Sunday, November 29, 2009

Scientist says to be 'very careful' when interpreting writing on Shroud of Turin

A researcher in the Vatican secret archives claims to have interpreted a death certificate supposedly imprinted on the Shroud of Turin. However, a leading scientist and researcher on the Shroud cautions against reading too much into the images.

Dr. Barbara Frale, a researcher in the Vatican secret archive, claims that she has reconstructed the death certificate of a man named “Jesus the Nazarene or Jesus of Nazareth” from fragments of Greek, Hebrew, and Latin words she sees imprinted on the Shroud of Turin, reports the U.K. Times Online. The letters Frale claims to be interpreting were first found in a 1978 examination of the Shroud. Other letters have allegedly been found since then.

Dr. Frale told “La Repubblica” that Jewish burial practices at the time of the Roman occupation of Jerusalem mandated that a body buried after execution of a death sentence had be in a common grave and could only be returned to the family after a year had passed. Therefore, a death certificate was glued to the burial shroud, usually on the cloth near the face, so that the body could be easily identified.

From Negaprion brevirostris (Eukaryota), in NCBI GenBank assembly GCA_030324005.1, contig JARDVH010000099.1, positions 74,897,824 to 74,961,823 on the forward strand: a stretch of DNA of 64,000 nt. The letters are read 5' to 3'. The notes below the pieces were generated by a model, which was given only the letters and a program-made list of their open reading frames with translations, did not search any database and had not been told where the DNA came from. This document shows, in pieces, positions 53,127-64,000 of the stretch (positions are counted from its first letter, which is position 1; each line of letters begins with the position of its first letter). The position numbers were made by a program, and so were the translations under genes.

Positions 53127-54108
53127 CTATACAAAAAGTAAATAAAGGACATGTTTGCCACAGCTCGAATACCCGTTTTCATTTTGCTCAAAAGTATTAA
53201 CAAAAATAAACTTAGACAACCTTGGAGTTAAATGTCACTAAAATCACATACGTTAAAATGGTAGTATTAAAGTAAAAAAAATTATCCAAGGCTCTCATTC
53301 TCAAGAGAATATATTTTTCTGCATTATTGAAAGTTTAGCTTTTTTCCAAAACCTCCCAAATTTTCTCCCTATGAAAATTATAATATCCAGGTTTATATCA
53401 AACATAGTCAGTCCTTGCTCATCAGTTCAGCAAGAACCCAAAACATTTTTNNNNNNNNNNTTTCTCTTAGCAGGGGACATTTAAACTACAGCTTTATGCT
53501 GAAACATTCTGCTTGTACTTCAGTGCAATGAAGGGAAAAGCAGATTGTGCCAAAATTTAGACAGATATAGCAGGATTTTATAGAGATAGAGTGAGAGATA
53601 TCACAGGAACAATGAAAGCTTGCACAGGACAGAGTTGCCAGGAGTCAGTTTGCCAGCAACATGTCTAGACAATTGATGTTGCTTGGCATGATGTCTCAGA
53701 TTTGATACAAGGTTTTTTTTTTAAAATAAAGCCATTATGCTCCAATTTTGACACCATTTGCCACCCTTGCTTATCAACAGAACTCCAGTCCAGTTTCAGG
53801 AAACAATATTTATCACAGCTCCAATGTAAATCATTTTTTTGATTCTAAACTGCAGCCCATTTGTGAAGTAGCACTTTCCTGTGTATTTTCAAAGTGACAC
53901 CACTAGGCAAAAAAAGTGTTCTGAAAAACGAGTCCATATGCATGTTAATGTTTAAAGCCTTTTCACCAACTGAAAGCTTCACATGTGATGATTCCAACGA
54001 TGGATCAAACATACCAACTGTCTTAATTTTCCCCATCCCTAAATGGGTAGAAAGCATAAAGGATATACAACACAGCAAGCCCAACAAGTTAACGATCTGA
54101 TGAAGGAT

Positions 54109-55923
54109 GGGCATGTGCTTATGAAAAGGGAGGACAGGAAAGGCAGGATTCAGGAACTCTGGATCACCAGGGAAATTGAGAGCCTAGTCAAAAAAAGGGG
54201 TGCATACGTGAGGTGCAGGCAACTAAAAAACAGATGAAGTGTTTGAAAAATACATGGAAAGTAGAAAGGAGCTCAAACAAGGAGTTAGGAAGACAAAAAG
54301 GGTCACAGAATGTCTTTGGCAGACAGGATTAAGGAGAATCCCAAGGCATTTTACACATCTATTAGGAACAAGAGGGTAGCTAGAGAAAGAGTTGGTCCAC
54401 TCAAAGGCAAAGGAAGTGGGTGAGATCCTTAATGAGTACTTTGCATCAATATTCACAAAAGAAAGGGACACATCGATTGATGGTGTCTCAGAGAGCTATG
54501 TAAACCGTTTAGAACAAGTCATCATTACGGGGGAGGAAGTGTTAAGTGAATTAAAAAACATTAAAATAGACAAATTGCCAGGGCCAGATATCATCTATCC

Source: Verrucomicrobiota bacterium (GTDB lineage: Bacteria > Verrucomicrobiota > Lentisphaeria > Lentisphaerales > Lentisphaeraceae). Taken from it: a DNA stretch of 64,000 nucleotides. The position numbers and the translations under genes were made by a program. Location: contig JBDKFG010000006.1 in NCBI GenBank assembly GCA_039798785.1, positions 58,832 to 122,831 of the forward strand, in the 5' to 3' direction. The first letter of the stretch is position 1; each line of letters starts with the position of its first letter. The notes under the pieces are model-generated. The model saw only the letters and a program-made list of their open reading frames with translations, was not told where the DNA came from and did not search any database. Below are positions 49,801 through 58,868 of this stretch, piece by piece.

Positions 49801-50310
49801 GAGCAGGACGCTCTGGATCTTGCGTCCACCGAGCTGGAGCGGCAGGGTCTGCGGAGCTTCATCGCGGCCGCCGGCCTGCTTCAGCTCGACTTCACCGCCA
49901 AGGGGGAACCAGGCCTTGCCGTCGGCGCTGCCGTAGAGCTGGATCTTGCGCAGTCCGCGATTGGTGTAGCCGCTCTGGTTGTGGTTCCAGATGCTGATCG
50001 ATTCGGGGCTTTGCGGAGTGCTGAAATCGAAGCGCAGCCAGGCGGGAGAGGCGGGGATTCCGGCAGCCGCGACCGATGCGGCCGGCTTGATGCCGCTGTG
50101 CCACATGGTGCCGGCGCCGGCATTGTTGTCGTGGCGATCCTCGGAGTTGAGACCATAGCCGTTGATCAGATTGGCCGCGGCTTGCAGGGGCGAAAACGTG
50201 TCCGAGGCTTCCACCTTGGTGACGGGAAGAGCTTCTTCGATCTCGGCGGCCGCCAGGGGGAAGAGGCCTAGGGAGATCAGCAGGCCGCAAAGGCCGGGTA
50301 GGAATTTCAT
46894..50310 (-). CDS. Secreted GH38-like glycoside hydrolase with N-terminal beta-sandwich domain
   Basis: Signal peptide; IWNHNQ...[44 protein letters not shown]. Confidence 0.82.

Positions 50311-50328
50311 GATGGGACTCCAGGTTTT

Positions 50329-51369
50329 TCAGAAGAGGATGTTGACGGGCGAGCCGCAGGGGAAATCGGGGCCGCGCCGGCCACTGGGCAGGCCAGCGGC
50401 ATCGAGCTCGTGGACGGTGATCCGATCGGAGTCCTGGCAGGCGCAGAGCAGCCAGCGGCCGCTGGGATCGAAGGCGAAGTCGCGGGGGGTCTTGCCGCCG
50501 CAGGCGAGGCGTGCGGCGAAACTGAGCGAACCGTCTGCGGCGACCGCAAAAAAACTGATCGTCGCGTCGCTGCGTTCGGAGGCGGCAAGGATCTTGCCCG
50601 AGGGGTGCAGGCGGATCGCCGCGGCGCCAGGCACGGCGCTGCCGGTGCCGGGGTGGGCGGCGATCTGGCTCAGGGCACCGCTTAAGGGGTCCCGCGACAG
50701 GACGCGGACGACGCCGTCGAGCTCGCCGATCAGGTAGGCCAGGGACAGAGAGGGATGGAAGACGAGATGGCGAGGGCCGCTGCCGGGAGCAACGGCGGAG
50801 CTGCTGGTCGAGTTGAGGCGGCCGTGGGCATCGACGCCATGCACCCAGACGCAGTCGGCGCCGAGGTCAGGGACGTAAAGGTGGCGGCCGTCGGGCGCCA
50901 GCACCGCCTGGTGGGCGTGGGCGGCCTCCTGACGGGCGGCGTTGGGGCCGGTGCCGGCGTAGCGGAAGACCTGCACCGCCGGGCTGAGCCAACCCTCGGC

Frale's reconstruction of the death certificate reads, “In the year 16 of the reign of the Emperor Tiberius Jesus the Nazarene, taken down in the early evening after having been condemned to death by a Roman judge because he was found guilty by a Hebrew authority, is hereby sent for burial with the obligation of being consigned to his family only after one full year." Dr. Frale noted that many of the letters were missing from the Shroud, and that Jesus, for example, was referred to as "(I)esou(s) Nnazarennos."

Dr. John P. Jackson, director of the Turin Shroud Center of Colorado, told CNA, “you have to be very careful when interpreting these things.” He cited the example of an image on the Shroud thought to have been the rope which led Jesus to Calvary which, under scientific investigation, turned out to be nothing more than a watermark.

“I'm not trying to demean someone else's work that I'm not familiar with,” Jackson said. He did, however, point out that “there is a long history of people finding things on the Shroud which are tied into subjectivity.”

The Shroud of Turin is a linen cloth used as a burial shroud which bears the distinct image of a crucified man bearing wounds matching the Gospel accounts of the Passion of Christ. Scholars concur that the Shroud cannot be a work of art, and traces of blood, as well as the pollen of plants found only in the Middle East, have been found nestled within the fibers of the cloth.

The object of much scientific study, the authenticity of the Shroud as the burial cloth of Jesus Christ has neither been confirmed nor denied by the Church.